You couldn't make up this farce.
OPINION: The character on centre stage has the improbable name of Kim Dotcom. Although customary use has conditioned us to it, it is even more improbable, not to say faintly ridiculous, when it is dignified with the honorific Mr, as it was by Prime Minister John Key issuing a somewhat grovelling apology to the internet tycoon on Thursday.
"Of course I apologise to Mr Dotcom."
Unfortunately, given an inquiry had just found the spying agency for which he alone is responsible had acted illegally, Key probably had little choice.
Ridiculous or not, the multi- millionaire Dotcom may soon be laughing his wobbly-jowled way to already overflowing bank vaults - at our collective expense, because there is talk of lawsuits against the police and the Government that could make him a pile more.
To make matters worse, this man, who has accumulated squillions by providing the conduit for mega-uploading and mega- downloading of copyrighted materials, is fast being elevated into a kind of cultish folk-hero.
We are in danger of turning Dotcom from a man accused of large-scale and criminal copyright infringements into a sort of Robin Hood of cyberspace. Notwithstanding his rights to be considered innocent of any crime until proven guilty, the public has, incrementally, begun to sympathise with a foreign businessman of questionable integrity - our immigration service seems to have brushed over past convictions in his native Germany - who set up shop here to carry out his copyright-related activities.
And we think this guy is cool? It is, of course, preposterous - farces often are - and perverse, but we've cast him in the role of underdog. He has begun to seem like a paragon of virtue, reason and competence, victimised by the malicious, heavy-handed and illegal actions of state agencies.
Politicians, the police, and our spy services have buzzed around him like flies over decaying cowpats. An overweight Gulliver in the land of the Lilliputians, the implacable Dotcom has rapped and joked and acted the injured party while his persecutors have played right into his lawyers' hands.
John Banks' dissembling over his knowledge of Dotcom's mega- contribution to his mayoral election campaign, thought to be $50,000, could make even the most outlandish fibber seem like a straightshooter. People look at the squirming but simultaneously self- aggrandising Banks, hear his own protestations of "victimhood" over the affair, and find Dotcom a more reliable witness. No surprise there.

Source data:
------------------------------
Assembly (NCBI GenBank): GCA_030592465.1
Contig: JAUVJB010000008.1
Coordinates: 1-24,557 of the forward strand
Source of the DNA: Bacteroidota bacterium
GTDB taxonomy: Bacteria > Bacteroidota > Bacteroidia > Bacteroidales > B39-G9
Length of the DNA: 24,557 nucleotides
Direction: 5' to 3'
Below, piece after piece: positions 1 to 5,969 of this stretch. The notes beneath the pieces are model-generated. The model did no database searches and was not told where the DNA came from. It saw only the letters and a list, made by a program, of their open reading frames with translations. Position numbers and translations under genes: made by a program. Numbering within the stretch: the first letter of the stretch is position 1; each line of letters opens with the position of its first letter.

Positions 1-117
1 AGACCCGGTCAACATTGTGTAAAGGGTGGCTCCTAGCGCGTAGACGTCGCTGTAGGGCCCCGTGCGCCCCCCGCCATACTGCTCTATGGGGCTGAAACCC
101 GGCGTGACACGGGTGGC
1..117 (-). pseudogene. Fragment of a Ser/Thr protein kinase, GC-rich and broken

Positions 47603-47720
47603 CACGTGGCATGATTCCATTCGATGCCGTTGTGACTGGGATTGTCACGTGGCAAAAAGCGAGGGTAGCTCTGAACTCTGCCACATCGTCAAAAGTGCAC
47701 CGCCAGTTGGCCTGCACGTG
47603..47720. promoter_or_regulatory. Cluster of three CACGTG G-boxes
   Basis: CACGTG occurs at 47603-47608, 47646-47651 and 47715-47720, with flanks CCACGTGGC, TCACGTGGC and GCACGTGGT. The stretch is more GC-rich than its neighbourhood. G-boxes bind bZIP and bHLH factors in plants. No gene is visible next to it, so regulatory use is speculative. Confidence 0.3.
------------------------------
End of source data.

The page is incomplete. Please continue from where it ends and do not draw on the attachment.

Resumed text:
Then there is the saga of police actions against him. The restraining order that saw Dotcom's cash, cars and property seized in January declared null and void after the police and Crown Law applied the wrong order. The search warrants served on Dotcom at the time also ruled illegal in the High Court. To make one such bungle is unfortunate, to make two is incompetent.
Last week, it was revealed the Government Communication Security Bureau illegally spied on Dotcom and his co-accused Bram van der Kolk, apparently having been told by police they were not New Zealand residents.
How good is he looking now? Positively angelic.
There is much to be written and said about this whole debacle, and some of that will undoubtedly delve into the extent the police, Crown Law and the GCSB cut corners to curry favour with United States authorities seeking Dotcom's extradition.
Any future investigation might also consider just how credible it is that a spy agency would take the word of police on the residency status of potential spying targets. Wouldn't that be the primary "do not start this investigation until . . ." threshold?
But it might also consider how and why Dotcom was ever granted residency in the first place.
In the age of rapidly expanding digital economies, copyright and sophisticated internet piracy, of which he is accused, should be among the highest of concerns for the authorities.
And if it could also investigate and publicise exactly how Dotcom's internet activities have secured him an enormous fortune, it would be doing us all a public service.
The large-scale copying and downloading of copyrighted materials such as songs, movies, books and TV programmes, from sites such as Megaupload, has its consequences for the owners of such material.
Regardless of the wrongs done to him - which are indeed inexcusable and have been rightly exposed - ripping off artists, if that is what Dotcom's empire is ultimately found to have been based upon, is a shabby and shallow basis for folk-hero status.
- Sunday Star Times
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